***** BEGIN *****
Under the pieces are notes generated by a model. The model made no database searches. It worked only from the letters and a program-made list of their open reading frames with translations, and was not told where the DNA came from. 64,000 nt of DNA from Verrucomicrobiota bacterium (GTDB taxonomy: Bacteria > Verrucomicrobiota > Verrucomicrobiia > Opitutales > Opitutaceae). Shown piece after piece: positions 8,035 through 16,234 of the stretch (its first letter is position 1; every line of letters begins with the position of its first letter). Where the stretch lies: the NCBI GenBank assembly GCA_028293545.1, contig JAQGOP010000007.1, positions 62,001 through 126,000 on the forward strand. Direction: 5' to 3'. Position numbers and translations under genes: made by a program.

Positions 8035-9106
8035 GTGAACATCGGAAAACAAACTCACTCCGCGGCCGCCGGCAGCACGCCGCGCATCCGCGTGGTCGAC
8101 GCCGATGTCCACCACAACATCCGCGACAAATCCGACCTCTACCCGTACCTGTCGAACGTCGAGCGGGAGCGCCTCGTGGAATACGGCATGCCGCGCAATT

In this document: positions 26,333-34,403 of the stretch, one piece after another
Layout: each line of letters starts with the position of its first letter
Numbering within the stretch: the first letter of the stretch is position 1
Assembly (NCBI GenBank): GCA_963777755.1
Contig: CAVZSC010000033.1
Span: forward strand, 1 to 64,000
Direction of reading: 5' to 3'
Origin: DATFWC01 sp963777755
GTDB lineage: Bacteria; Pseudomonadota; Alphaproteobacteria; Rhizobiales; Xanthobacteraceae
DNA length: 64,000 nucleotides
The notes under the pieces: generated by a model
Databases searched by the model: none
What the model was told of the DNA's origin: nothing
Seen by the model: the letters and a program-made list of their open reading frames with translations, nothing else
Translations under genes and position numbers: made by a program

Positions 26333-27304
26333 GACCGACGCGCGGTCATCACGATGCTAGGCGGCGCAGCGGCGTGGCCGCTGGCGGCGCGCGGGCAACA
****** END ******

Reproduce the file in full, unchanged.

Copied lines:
Under the pieces are notes generated by a model. The model made no database searches. It worked only from the letters and a program-made list of their open reading frames with translations, and was not told where the DNA came from. 64,000 nt of DNA from Verrucomicrobiota bacterium (GTDB taxonomy: Bacteria > Verrucomicrobiota > Verrucomicrobiia > Opitutales > Opitutaceae). Shown piece after piece: positions 8,035 through 16,234 of the stretch (its first letter is position 1; every line of letters begins with the position of its first letter). Where the stretch lies: the NCBI GenBank assembly GCA_028293545.1, contig JAQGOP010000007.1, positions 62,001 through 126,000 on the forward strand. Direction: 5' to 3'. Position numbers and translations under genes: made by a program.

Positions 8035-9106
8035 GTGAACATCGGAAAACAAACTCACTCCGCGGCCGCCGGCAGCACGCCGCGCATCCGCGTGGTCGAC
8101 GCCGATGTCCACCACAACATCCGCGACAAATCCGACCTCTACCCGTACCTGTCGAACGTCGAGCGGGAGCGCCTCGTGGAATACGGCATGCCGCGCAATT

In this document: positions 26,333-34,403 of the stretch, one piece after another
Layout: each line of letters starts with the position of its first letter
Numbering within the stretch: the first letter of the stretch is position 1
Assembly (NCBI GenBank): GCA_963777755.1
Contig: CAVZSC010000033.1
Span: forward strand, 1 to 64,000
Direction of reading: 5' to 3'
Origin: DATFWC01 sp963777755
GTDB lineage: Bacteria; Pseudomonadota; Alphaproteobacteria; Rhizobiales; Xanthobacteraceae
DNA length: 64,000 nucleotides
The notes under the pieces: generated by a model
Databases searched by the model: none
What the model was told of the DNA's origin: nothing
Seen by the model: the letters and a program-made list of their open reading frames with translations, nothing else
Translations under genes and position numbers: made by a program

Positions 26333-27304
26333 GACCGACGCGCGGTCATCACGATGCTAGGCGGCGCAGCGGCGTGGCCGCTGGCGGCGCGCGGGCAACA